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Not long ago the final question on the TV program “Jeopardy” was: “How many steps does the guard take during his walk across the tomb of the Unknowns and why?” Guess what? All three contestants missed it and this reporter would have missed it too!
The answer is 21 steps which alludes to the twenty-one gun salute which is the highest honor given any military or foreign dignitary. It is interesting to note a second question, not on Jeopardy. How long does the guard hesitate after he turns to begin his return walk and why? The answer to this is 21 seconds and for the same reason.
I never knew that the guard’s gloves are wet but they are moistened to prevent his losing the grip on his rifle. He doesn’t carry his rifle on the same shoulder all the time but changes shoulders so the rifle is always away from the tomb. The guards are changed every thirty minutes, twenty-four hours a day, and 365 days a year.
For a person to apply for guard duty at the tomb he must be between 5’10” and 6’1” tall and his waist size cannot exceed 30 inches. In other words, the guards are tall and very slender.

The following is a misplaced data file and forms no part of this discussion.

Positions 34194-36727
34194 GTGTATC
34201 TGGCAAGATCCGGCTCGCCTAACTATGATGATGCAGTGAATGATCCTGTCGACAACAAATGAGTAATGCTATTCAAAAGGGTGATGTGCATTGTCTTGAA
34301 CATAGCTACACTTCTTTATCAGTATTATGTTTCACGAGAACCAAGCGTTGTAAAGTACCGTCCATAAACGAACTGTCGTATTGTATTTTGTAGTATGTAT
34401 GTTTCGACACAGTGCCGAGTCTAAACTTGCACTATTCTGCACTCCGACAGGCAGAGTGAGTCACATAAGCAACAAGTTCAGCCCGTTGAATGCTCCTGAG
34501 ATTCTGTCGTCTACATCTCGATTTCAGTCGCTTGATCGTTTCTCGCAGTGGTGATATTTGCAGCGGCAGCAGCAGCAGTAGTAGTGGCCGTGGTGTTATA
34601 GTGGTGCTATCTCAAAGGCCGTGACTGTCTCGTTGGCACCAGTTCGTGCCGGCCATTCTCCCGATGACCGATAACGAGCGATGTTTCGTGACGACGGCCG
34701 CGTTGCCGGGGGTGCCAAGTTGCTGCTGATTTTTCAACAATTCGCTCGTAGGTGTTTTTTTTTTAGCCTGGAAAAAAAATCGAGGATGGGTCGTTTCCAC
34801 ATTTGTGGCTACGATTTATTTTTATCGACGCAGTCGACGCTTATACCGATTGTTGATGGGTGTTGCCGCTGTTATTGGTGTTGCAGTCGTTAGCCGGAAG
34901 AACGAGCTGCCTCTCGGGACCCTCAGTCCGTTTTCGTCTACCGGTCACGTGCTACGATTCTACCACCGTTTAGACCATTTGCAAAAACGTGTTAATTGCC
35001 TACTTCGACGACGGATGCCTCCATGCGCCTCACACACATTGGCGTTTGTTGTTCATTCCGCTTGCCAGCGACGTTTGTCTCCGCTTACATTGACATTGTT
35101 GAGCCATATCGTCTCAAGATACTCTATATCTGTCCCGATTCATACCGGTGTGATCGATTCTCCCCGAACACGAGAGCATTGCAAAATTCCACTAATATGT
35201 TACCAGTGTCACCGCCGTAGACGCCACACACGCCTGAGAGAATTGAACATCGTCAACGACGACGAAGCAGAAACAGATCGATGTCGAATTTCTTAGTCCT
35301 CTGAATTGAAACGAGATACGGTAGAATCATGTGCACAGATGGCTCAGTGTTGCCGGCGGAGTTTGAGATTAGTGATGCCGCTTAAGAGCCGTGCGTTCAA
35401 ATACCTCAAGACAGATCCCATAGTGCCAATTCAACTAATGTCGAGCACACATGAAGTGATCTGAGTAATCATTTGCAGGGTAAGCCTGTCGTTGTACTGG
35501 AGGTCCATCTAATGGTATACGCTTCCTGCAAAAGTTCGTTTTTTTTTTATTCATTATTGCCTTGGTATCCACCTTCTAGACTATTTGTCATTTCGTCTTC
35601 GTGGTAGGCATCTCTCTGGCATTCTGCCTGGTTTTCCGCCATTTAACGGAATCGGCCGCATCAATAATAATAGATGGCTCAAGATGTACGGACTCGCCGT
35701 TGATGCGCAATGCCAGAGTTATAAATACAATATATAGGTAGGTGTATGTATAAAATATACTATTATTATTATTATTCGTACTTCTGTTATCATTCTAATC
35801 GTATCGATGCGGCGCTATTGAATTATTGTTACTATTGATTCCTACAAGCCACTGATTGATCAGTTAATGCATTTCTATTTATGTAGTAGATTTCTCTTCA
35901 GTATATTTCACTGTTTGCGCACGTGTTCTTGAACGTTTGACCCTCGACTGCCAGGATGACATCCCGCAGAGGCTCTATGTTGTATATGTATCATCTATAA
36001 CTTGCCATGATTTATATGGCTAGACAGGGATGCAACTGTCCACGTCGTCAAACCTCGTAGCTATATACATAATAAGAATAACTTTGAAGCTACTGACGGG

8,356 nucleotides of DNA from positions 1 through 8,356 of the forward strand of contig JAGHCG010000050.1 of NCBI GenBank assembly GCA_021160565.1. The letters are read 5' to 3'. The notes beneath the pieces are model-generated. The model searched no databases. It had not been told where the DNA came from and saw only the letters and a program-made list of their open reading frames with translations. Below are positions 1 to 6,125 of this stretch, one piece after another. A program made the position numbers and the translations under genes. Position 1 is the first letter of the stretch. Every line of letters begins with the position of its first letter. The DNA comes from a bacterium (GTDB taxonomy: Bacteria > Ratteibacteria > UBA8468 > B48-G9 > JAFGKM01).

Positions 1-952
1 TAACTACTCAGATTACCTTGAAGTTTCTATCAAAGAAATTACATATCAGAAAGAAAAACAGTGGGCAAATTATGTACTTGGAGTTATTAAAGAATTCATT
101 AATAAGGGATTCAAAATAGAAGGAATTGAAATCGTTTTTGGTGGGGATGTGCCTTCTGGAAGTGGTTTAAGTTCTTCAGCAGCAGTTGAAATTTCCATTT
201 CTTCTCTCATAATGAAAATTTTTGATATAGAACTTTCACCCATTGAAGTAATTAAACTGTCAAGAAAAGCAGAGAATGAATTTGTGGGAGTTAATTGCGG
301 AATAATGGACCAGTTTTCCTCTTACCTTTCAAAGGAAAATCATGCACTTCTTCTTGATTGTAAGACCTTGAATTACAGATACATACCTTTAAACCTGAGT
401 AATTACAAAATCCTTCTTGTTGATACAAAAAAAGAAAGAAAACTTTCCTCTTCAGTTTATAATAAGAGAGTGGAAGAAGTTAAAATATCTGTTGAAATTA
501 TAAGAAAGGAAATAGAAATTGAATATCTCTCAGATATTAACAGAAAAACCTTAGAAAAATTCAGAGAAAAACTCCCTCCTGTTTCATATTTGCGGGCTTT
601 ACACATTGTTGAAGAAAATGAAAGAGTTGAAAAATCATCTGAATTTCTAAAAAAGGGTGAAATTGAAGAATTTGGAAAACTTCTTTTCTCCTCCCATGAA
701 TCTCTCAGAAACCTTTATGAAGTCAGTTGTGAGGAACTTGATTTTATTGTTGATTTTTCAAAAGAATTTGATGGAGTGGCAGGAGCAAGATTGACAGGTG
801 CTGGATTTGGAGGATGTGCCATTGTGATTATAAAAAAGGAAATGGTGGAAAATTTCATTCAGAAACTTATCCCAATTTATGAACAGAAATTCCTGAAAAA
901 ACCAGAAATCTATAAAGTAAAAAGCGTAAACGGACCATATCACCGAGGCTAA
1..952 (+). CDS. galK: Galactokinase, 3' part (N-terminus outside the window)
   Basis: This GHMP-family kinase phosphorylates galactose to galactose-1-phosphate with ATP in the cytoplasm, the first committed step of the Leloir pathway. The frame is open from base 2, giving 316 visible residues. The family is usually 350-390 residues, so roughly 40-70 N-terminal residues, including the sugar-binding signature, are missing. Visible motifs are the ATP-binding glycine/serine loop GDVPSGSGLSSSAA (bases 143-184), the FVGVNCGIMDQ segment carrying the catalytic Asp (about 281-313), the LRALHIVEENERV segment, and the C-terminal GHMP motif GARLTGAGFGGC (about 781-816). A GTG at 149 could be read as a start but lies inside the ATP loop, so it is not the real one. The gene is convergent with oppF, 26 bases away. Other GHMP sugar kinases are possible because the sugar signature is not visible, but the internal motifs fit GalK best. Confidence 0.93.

The guards must commit two years of life to guard the tomb, live in a barracks under the tomb, and cannot drink any alcohol on or off duty for the rest of their lives. They can’t swear in public for the rest of their lives and can’t disgrace the uniform or the tomb in any way.
After two years, the guard is given a wreath pin that is worn on his lapel signifying they served as guard of the tomb. There are only 400 wreath pins presently worn. The guards must obey these rules for the rest of their lives or give up the wreath pin.
The shoes are specially made with very thick soles to keep the heat and cold from their feet. There are metal heel plates that extend to the top of the shoe in order to make the loud click as they come to a halt. There are no wrinkles, folds or lint on the uniform. Guards dress for duty in front of a full-length mirror.
During the first six months of duty, a guard can’t talk to anyone nor watch TV. All off-duty time is spent studying the 175 notable people laid to rest in Arlington National Cemetery. A guard must memorize who they are and where they are interred.
Every guard spends five hours a day getting his uniform ready for guard duty. The tomb has been patrolled continuously, 24/7, since 1930.
Although serving as President of the United States qualifies one to be buried at Arlington National Cemetery, only two former Presidents are interred there: William Howard Taft and John F. Kennedy.